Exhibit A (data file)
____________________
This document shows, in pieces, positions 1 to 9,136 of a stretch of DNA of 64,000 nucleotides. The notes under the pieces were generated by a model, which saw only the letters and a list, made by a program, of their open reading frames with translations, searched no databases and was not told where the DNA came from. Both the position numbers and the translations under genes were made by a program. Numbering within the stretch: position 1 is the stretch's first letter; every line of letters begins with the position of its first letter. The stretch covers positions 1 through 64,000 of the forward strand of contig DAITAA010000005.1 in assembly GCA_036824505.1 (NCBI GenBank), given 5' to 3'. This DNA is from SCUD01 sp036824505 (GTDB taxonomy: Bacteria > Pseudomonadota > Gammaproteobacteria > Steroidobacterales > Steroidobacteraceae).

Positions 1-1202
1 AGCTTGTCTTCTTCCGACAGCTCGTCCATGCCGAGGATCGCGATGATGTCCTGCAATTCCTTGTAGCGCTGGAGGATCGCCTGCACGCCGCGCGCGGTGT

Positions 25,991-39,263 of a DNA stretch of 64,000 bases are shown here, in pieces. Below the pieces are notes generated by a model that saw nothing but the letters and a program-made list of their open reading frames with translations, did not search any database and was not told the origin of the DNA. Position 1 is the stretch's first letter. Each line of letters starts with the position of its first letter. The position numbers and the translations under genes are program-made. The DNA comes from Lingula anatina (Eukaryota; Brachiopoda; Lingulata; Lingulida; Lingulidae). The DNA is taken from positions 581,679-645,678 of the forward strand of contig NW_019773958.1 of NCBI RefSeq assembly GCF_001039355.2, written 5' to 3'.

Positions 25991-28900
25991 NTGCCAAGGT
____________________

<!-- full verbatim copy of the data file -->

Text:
This document shows, in pieces, positions 1 to 9,136 of a stretch of DNA of 64,000 nucleotides. The notes under the pieces were generated by a model, which saw only the letters and a list, made by a program, of their open reading frames with translations, searched no databases and was not told where the DNA came from. Both the position numbers and the translations under genes were made by a program. Numbering within the stretch: position 1 is the stretch's first letter; every line of letters begins with the position of its first letter. The stretch covers positions 1 through 64,000 of the forward strand of contig DAITAA010000005.1 in assembly GCA_036824505.1 (NCBI GenBank), given 5' to 3'. This DNA is from SCUD01 sp036824505 (GTDB taxonomy: Bacteria > Pseudomonadota > Gammaproteobacteria > Steroidobacterales > Steroidobacteraceae).

Positions 1-1202
1 AGCTTGTCTTCTTCCGACAGCTCGTCCATGCCGAGGATCGCGATGATGTCCTGCAATTCCTTGTAGCGCTGGAGGATCGCCTGCACGCCGCGCGCGGTGT

Positions 25,991-39,263 of a DNA stretch of 64,000 bases are shown here, in pieces. Below the pieces are notes generated by a model that saw nothing but the letters and a program-made list of their open reading frames with translations, did not search any database and was not told the origin of the DNA. Position 1 is the stretch's first letter. Each line of letters starts with the position of its first letter. The position numbers and the translations under genes are program-made. The DNA comes from Lingula anatina (Eukaryota; Brachiopoda; Lingulata; Lingulida; Lingulidae). The DNA is taken from positions 581,679-645,678 of the forward strand of contig NW_019773958.1 of NCBI RefSeq assembly GCF_001039355.2, written 5' to 3'.

Positions 25991-28900
25991 NTGCCAAGGT